2016 Green Party presidential nominee Jill Stein has begun raising funds to demand election recounts in the national swing states of Wisconsin, Michigan and Pennsylvania, "three states where the data suggests a significant need to verify machine-counted vote totals."
According to a Stein campaign statement on the fundraising site, "Election integrity experts have independently identified Michigan, Pennsylvania and Wisconsin as states where 'statistical anomalies' raised concerns." At least officially, the campaign says the effort is "not intended to help [Democrat] Hillary Clinton" — although Clinton is just tens of thousands of votes behind Republican President-elect Donald Trump in all three states.
As of Wednesday evening, the effort had raised nearly $1.3 million of its $2.5 million goal.
Earlier this month, a group of data scientists and election lawyers including voting-rights attorney John Bonifaz and University of Michigan information security expert J. Alex Halderman urged Clinton's campaign to demand recounts, New York magazine reported. The group said their analysis indicated she "received 7% fewer votes in [Wisconsin] counties that relied on electronic-voting machines compared with counties that used optical scanners and paper ballots." However, they did not release their results publicly, nor indicate if they had evidence of suspicious data patterns in Michigan or Pennsylvania.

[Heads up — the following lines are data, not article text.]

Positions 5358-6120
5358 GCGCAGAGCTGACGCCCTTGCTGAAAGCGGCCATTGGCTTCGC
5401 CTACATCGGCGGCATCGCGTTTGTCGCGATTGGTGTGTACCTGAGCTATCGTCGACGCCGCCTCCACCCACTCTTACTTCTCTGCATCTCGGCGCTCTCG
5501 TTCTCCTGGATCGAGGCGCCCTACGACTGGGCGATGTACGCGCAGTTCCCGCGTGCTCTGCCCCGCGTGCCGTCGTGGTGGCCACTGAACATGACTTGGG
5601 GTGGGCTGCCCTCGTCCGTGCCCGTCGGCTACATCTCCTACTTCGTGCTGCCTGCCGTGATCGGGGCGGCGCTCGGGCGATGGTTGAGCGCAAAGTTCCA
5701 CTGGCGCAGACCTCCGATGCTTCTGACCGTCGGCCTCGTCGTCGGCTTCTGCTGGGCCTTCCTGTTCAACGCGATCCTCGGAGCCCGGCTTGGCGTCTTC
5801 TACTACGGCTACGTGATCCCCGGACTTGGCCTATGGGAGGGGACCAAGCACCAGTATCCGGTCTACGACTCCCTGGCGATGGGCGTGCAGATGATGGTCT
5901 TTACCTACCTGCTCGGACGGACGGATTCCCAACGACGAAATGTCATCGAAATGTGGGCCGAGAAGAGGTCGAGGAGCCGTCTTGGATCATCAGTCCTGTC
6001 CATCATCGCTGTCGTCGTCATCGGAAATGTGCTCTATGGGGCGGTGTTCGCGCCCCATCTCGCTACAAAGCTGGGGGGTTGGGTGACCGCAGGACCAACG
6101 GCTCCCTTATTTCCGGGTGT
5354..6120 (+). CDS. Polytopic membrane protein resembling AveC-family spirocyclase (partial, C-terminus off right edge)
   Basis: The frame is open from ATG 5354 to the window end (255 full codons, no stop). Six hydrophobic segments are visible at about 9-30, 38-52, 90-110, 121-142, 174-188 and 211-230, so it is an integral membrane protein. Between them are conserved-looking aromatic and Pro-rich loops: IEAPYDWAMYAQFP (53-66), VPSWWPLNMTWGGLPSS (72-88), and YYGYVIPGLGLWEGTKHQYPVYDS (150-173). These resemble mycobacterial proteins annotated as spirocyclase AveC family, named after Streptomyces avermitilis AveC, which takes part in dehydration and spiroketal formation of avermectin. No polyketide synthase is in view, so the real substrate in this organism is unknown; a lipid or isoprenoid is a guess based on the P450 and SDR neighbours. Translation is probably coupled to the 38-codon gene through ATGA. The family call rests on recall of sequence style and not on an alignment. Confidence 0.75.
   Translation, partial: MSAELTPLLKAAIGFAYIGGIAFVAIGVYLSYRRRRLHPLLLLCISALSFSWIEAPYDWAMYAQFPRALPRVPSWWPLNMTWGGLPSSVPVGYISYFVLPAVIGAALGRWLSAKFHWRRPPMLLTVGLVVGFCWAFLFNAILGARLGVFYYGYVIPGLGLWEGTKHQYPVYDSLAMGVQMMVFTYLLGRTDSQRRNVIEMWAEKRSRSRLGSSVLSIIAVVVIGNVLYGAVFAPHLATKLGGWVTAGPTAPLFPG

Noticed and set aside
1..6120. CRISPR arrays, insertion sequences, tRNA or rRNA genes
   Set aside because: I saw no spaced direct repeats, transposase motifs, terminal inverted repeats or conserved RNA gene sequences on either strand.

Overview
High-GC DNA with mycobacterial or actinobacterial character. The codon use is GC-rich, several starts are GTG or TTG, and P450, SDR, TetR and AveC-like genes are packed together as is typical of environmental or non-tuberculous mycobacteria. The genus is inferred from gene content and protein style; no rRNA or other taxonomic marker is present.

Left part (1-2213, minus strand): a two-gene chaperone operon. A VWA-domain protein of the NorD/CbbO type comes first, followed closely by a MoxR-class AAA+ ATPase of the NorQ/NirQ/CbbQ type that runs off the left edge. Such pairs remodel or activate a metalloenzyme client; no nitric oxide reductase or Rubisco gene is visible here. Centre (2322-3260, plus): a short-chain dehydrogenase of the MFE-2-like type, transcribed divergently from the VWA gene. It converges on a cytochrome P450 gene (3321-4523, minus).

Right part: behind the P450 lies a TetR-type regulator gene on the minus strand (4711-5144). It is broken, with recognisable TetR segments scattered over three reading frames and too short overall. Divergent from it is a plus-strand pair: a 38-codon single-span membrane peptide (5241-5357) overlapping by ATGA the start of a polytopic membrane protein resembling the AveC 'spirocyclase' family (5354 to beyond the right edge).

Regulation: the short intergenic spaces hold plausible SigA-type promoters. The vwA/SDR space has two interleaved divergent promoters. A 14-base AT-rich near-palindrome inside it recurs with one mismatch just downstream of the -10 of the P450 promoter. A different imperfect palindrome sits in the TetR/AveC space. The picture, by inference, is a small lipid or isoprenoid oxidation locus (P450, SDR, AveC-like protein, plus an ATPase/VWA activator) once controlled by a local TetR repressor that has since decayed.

Some data experts including FiveThirtyEight's Nate Silver and the New York Times' Nate Cohn cautioned that the patterns alleged by the group disappeared in their own analyses once they applied proper controls to the data.
"These concerns need to be investigated before the 2016 presidential election is certified," Stein said in a statement. "We deserve elections we can trust."
Clinton would need to win all three states to change the outcome of the presidential race, which currently states at Trump's 290 electoral college votes to Clinton's 232, with Michigan remaining too close to call.
Stein came in fourth, receiving less than 1.4 million votes nationally.